Why is it so difficult to figure out the differences among behavioral marketing vendors? Let's start by dissecting the vendors' Web sites.
Since working to learn about the behavioral marketing industry, I find myself floating on a sea of ambiguity, still looking for islands of meaning. Over the past five months, I've had the pleasure of interviewing a number of industry luminaries. I've heard the panels at a major online marketing conference. I subscribe to the industry newsletters. Yet, I find myself without a favorite technique, a "wow" vendor or technology I just have to try. Like most marketers, I can't devote my full attention to exploring behavioral marketing.
There appears to be some amazing solutions on the market, but I don't know enough yet to organize my explorations. Whenever I find myself struggling at something, I go back to basics. It's time to start parsing the language of the behavioral marketing world and find out once and for all what it all really means.
In this column and the next, I will use the Web sites of a number of behavioral advertising vendors in an attempt to clear the fog that surrounds this marketplace.
I can already hear the groans.
Yes, the behavioral marketers' children have no shoes, to borrow from a famous euphemism. The Web sites of the behavioral marketing world aren't necessarily the best examples of advanced marketing techniques. But I am not interested in casting stones at individual sites. I'm on a search for meaning and truth.
Here are some general observations about why it is so difficult for marketers to narrow the list of behavioral marketing vendors based on their Web sites.
Everyone's a Leader
As ClickZ author Tessa Wegert points out in her survey of ad networks, there are a lot of "leaders" in the market. In fact, most of them call themselves the "leading provider" of something. We'll see if we can find clues to what each vendor is a leader in.
Shooting at the "Other Guys"
Behavioral vendors spend a lot of time describing what they are not. They're dealing with an industry that has exploded over the past several years, a market with few barriers to entry. As a result, aggressive vendors have entered the market creating privacy issues and abusing their customers' brands in an effort to get "reach" at any price.
More reputable vendors go out of their way to differentiate themselves from these "pray and spray" approaches, writing about "premium ad networks" and "comprehensive technologies." For those of us who don't know the history, this language sounds like bravado and manipulation.
Everyone Does Everything
From their Web sites, it's very difficult to tell what these vendors do and don't do. In general, the claims to fall into these categories:
All of the vendors provide some combination of these services, but they all do them differently. Most are also courting publishers, which I am ignoring for this series. Their Web sites have a complex message to deliver, making it difficult for any vendor to differentiate themselves. They should try harder.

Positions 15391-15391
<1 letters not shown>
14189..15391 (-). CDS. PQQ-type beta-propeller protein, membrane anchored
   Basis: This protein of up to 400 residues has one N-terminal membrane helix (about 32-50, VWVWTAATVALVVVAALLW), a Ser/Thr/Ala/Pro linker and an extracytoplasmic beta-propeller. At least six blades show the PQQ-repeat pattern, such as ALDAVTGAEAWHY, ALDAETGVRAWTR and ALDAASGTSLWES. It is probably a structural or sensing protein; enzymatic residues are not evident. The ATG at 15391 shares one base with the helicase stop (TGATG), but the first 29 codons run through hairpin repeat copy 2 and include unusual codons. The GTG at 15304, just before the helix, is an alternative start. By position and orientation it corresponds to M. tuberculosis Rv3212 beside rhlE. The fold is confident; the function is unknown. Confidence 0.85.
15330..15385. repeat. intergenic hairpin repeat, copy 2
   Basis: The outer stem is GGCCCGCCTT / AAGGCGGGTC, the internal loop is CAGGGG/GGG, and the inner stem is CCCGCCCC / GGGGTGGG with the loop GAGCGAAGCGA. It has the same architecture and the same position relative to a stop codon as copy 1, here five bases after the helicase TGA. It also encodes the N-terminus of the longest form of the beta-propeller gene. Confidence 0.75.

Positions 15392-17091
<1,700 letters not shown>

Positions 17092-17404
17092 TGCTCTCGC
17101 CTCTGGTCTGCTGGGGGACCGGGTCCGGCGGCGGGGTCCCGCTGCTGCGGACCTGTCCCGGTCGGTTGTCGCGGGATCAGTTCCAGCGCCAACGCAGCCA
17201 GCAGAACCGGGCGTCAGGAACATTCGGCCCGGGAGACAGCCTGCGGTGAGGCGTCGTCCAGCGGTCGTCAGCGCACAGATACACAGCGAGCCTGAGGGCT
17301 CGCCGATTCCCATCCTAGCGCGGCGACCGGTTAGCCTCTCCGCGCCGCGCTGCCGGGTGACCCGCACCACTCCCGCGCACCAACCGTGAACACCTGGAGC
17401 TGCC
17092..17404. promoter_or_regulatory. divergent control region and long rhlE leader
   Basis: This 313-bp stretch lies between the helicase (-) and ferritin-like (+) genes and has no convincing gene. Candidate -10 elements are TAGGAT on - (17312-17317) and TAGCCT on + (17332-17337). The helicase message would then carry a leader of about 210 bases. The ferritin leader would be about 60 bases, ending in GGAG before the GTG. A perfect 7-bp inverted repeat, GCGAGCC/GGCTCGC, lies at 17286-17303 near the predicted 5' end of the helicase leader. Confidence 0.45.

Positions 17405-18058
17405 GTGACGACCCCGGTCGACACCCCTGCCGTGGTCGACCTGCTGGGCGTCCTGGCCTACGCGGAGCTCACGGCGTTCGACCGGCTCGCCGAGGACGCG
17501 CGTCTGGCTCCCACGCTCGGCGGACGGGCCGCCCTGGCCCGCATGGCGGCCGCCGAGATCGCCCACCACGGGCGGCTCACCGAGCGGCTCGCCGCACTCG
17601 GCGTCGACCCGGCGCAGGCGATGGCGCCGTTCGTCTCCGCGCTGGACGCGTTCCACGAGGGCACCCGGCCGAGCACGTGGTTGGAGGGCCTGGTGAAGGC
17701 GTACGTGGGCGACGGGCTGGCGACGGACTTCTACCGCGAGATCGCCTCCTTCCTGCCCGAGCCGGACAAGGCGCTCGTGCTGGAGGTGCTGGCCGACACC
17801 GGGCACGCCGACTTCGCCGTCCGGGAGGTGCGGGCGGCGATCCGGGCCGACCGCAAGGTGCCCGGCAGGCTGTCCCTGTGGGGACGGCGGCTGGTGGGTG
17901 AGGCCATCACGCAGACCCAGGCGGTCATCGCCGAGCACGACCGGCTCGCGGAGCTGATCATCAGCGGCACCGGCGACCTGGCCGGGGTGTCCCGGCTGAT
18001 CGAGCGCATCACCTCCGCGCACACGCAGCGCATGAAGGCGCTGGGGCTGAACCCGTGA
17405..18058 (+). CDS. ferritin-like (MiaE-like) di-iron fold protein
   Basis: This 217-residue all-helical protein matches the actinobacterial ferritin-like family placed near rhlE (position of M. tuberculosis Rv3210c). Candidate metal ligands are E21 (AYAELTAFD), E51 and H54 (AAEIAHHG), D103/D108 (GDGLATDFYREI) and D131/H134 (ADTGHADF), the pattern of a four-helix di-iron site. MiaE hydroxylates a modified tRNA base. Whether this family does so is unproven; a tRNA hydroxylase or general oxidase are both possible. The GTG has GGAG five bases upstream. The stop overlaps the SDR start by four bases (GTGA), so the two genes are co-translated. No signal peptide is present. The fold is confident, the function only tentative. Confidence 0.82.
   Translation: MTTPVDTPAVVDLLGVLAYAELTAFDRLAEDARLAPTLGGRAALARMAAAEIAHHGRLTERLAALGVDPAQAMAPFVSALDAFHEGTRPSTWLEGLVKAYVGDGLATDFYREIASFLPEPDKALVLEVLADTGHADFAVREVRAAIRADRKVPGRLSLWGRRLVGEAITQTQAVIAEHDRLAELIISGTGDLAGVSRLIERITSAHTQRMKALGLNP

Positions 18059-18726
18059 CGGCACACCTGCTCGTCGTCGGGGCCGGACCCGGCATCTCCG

Valueless Value Propositions
Anyone who subscribes to the "eight-second rule," a rule that says you have only eight seconds to engage a Web visitor, is in for a communication challenge. Behavioral marketing vendors adhere to this rule, trying to fit everything they do into a sentence or short paragraph. The result is that their value propositions sound remarkably similar.
In contrast, the "self-serve" sites get to the meat quickly. "Hundreds of millions of impressions a day on hundreds of thousands of sites. Click here to get started." Now, that's works in eight seconds.
Playing It Safe
The majority of the sites I'm reviewing would be called "brochure sites." The main goal of a brochure site is to look professional and successful. However, this encourages a vendor to be very careful with the content it places on the site. This is certainly the case for the behavioral marketing industry.
Roy H. Williams says, "You're not communicating effectively if you're not pissing someone off." I'd like to acknowledge those vendors who take a chance in the interest of communicating more clearly.
Next month, we'll start to parse the language of the industry in a "When they say/They mean" format. I'll also feature more awards for the Web content that communicates with clarity and daring. Submit your nominations here.
With 15 years of online marketing experience, Brian has designed the digital strategy and marketing infrastructure for a number of businesses, including his own technology consulting company, Conversion Sciences. He built his company to transform the Internet from a giant digital-brochure stand to a place where people find the answers they seek. His clients use online strategies to engage their visitors and grow their businesses. Brian has created a series of Web strategy workshops and authors the Conversion Scientist blog. Brian works from Austin, Texas, a place where life and the Internet are hopelessly intertwined.
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